Former Australia cricketer and one of the revolutionaries of the modern ODI game Dean Jones has passed away. The 59-year-old, who was working on the IPL 2020 broadcast from a studio in Mumbai, suffered a cardiac arrest. He is survived by wife Jane, and daughters Isabella and Phoebe.
He was a central cog in Australia’s revolution in the mid-80s, which saw the Allan Border-led side capture its maiden World Cup title at the Eden Gardens in 1987. Jones would go on to feature 164 times in the 50-over format, finishing with 6068 runs at an excellent average of 44.61.
However, Jones just a limited-overs specialist. He played the first of his 52 Tests for Australia against a formidable West Indies side in the 1984 Port of Spain Test, scoring a gutsy 48 on debut and putting on over a 100 with Border despite being sick on the morning of the Test match. Steve Smith had pulled out with a stomach bug of his own and captain Kim Hughes decided to call on the Victorian.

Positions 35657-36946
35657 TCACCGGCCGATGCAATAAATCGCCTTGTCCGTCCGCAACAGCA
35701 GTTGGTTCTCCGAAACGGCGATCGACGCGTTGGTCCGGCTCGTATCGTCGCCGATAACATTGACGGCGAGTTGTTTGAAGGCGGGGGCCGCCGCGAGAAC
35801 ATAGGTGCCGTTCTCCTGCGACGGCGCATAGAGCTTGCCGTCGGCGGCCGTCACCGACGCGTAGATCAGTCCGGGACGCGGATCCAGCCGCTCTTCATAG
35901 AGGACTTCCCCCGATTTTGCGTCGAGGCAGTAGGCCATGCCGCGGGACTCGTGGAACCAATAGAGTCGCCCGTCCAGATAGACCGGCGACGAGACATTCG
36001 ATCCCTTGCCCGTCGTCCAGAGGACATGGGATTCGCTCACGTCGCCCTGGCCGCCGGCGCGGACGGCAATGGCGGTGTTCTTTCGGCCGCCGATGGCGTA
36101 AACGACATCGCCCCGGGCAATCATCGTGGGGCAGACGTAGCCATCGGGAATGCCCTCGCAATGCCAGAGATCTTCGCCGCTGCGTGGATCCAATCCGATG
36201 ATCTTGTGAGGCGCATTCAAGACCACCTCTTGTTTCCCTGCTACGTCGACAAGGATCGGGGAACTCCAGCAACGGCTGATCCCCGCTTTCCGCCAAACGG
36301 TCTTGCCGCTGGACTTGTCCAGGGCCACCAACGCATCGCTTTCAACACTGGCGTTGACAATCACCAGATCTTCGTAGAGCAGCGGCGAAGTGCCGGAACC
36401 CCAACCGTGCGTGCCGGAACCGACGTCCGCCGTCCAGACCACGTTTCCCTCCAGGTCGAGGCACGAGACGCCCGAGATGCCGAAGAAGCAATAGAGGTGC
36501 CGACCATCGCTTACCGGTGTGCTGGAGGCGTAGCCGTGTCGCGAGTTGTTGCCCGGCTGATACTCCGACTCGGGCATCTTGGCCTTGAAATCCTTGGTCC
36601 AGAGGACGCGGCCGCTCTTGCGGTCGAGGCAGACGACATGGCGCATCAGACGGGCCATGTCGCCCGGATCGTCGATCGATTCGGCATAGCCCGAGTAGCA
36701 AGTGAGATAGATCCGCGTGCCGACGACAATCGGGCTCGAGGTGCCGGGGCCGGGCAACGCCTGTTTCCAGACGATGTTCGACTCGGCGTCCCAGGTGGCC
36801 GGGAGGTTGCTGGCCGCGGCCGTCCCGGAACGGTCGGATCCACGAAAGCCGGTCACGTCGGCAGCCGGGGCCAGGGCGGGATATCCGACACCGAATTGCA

More of Jones’s resilience was on display a couple of years on when he battled extreme dehydration enroute to his magnum opus 210 in the tied Test of Madras. Jones then went on to have a breakthrough Ashes series in 1989, scoring 566 runs and also topped the averages in his last Test assignment against Sri Lanka in 1992, before selectors dropped him in favour of Damien Martyn.
He finished his Test career with 3631 runs at an average of 46.55 including 11 centuries. In all he made, 19188 first class runs at 51.85 with a best of 324* against arch rivals New South Wales in the 1994-1995 season.